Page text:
8. Because women are endowed with a more constant solicitude for the welfare of the rising generations, thus giving them a more far-reaching concern for something beyond the present moment.

9. Because the admitted physical weakness of women disposes them to exercise more habitual caution, and to feel a deeper interest in the constant preservation of peace, law, and order, and especially in the supremacy of right over might.

How could you argue with that?

Women’s Suffrage Day


We’ve come a long way since September 19, 1993 1893 when Governor Glasgow signed the Electoral Bill  giving women the right to vote.


Another 20c for milk?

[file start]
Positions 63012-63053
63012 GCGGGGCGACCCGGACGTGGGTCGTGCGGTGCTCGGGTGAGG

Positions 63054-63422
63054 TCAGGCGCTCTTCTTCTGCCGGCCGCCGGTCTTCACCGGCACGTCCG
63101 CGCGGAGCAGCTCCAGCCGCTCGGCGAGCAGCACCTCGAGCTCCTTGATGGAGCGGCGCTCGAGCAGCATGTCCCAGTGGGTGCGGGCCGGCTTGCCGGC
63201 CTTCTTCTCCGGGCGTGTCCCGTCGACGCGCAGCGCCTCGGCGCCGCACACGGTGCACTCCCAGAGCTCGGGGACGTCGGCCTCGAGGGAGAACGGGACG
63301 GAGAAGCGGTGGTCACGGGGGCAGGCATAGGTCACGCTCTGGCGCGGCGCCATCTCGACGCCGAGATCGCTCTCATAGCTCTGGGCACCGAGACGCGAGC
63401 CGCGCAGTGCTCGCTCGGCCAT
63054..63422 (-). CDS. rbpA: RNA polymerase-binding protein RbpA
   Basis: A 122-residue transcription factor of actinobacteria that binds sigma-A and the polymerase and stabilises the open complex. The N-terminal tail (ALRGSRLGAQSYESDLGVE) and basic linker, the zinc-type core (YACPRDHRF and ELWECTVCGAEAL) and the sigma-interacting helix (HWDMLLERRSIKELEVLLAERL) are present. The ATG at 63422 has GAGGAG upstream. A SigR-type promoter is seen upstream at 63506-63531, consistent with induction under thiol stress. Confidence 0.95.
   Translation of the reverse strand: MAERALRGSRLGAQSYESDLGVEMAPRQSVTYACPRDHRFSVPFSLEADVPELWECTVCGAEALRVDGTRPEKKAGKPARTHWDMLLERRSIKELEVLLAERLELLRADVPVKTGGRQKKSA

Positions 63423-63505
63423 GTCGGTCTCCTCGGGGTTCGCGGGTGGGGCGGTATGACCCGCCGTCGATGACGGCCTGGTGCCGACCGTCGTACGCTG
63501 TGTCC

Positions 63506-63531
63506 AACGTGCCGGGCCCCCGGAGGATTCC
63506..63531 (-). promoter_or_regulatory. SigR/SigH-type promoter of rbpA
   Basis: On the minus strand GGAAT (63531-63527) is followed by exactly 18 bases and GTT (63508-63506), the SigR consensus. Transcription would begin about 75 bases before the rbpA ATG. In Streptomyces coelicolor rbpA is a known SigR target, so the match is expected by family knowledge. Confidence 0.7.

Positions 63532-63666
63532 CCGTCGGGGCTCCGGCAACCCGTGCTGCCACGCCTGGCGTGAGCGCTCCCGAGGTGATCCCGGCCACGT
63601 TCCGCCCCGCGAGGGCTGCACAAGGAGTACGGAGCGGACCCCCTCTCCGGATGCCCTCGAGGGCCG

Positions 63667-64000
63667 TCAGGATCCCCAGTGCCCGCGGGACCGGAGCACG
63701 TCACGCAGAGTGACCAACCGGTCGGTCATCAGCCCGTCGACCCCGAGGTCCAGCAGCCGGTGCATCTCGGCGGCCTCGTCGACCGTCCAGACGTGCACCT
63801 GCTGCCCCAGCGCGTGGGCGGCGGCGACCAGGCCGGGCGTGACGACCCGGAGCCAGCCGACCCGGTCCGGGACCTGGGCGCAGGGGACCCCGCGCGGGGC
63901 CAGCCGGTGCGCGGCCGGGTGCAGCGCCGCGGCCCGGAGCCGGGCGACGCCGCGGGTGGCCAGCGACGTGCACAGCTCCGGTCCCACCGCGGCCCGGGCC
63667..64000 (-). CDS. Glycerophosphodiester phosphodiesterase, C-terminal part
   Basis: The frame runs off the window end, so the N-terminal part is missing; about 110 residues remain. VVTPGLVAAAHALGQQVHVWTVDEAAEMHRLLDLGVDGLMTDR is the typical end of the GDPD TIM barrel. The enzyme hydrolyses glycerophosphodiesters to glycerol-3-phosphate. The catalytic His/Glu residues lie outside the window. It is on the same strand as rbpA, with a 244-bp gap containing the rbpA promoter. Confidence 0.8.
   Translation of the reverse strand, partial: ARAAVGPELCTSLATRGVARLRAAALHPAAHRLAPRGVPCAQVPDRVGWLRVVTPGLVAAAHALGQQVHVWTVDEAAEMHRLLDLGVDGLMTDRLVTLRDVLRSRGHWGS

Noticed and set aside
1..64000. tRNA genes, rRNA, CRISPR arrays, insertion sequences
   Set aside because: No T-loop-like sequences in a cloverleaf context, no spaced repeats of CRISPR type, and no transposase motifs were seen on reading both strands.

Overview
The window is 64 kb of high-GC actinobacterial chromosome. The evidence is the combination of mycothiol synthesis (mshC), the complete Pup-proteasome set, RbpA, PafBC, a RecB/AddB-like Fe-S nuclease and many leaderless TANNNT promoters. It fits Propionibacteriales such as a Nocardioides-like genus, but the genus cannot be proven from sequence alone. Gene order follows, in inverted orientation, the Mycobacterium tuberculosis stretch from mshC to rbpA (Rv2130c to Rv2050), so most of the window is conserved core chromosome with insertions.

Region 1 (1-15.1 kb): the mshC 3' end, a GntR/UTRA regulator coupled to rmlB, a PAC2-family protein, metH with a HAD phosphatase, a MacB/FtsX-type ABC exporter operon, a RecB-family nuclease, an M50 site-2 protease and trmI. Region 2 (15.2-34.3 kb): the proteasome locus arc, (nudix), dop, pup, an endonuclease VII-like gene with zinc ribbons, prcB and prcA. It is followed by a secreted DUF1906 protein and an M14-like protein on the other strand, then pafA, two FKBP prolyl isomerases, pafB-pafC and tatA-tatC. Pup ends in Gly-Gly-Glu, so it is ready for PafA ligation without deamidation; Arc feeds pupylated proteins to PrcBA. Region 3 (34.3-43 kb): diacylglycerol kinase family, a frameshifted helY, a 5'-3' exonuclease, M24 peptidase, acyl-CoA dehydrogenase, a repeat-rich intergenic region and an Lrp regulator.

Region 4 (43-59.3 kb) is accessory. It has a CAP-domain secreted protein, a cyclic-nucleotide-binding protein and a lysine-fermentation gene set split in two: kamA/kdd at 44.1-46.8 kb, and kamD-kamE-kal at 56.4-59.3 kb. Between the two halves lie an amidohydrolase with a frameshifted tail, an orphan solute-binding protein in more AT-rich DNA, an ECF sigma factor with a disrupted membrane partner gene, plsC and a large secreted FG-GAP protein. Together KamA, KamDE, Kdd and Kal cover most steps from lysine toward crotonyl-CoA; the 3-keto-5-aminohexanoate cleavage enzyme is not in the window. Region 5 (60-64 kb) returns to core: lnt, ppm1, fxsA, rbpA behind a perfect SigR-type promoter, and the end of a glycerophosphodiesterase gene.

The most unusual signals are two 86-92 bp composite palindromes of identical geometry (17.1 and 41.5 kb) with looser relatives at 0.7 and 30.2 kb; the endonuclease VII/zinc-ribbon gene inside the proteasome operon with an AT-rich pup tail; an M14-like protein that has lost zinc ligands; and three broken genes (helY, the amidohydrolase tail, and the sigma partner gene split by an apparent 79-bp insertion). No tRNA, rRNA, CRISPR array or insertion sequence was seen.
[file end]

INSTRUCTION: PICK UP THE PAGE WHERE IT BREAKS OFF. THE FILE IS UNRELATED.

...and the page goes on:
Agrifax has revised its forecast for Fonterra’s payout up 20 cents to $4.85 per kilo of milk solids.

It’s giving the credit to booming prices for casein and anhydrous milkfat which could offset lower milkpowder prices.

In case you were wondering, casein is a protein which is used in other foods as a binding agent. Anhydrous milkfat is made by removing almost all the moisture and nonfat solids from cream. It’s used in bakery, confectionery, ice cream, other consumer products and for recombination with skimmed milk powder to produce liquid milk and other milk products

September 19 in history


On September 19:

1893: New Zealand became the first self-governing country to grant women the right to vote.

1911 English author William Golding was born.


1933 Scottish actor David McCallum was born.

1941 US singer Mama Cass Eilliot was born.

1948 English actor Jeremy Irons was born.

1949 English model Twiggy was born.

1970 The first Glastonbury Festival was held.

1983 Saint Kitts and Nevis gained independence.

Sourced from NZ History Online & Wikipedia.

%d bloggers like this: